Being Muslim in Japan 日本のイスラム教徒
Inside the Tokyo Camii mosque, the largest in Japan.
Credit: * _ *
At major airports, Narita, Nagoya, Haneda, Kansai among others, prayer rooms are located at the disposal of people of Muslim faith.
Store halal product in Kiryu City, north of Tokyo.
Credit: Jackson Boyle
Islamic rising sun
With the development of tourism in Asia, Japan welcomes more and more Muslim visitors. Whether in town at restaurants or at mosques, it is becoming easier to travel to the land of the rising sun while remaining consistent with any religion.
Although in the extreme minority (there are approximately 160,000 Islam practitioners, mostly from Bangladesh, Indonesia and Turkey), the Muslim religion is becoming more prevalent in Japan. Because of this, efforts are being made to help better facilitate Muslim's stays in Japan.
The first impression is very important when arriving in a new country. Thus, major airports like Narita, Haneda and Kansai have prayer rooms and halal restaurants.
In the city, some hotels and B & Bs have develop better facilities for Muslim tourists. With this, they are offering prayer rooms, sajjad (prayer mats) for rent, and rooms where the direction of Mecca is indicated.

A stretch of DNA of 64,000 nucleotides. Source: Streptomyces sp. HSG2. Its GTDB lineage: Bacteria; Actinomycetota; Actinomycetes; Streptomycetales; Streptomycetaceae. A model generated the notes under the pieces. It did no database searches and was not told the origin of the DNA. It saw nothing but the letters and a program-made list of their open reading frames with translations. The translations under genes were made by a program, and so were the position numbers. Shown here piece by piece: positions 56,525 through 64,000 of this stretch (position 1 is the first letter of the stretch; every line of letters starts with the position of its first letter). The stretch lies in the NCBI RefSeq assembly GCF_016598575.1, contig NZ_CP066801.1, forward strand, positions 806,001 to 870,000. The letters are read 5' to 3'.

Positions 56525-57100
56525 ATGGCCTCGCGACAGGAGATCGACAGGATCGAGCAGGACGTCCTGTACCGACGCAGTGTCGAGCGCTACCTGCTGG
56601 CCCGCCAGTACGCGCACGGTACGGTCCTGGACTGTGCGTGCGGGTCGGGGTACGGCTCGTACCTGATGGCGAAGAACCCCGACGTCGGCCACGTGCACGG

In Japan, there are only thirty mosques, and the majority of them are just old buildings converted into places of worship. There are some typical mosques in Kobe and also in Tokyo Camii, which is the largest mosque in Japan, starkly contrasting Japan's eastern architecture.
The Halal App
The main difficulty is Muslim food. Japanese gastronomy, though varied, is not fully consistent with the principles of Islam. Now there are some restaurants and konbini halal certified in certain areas. To easily find this type of food, apps Islamap and HalalMinds are very useful. Available for free in the Apple Store and Google Play, they indicate on a map the location of restaurants halal certified on the Archipelago.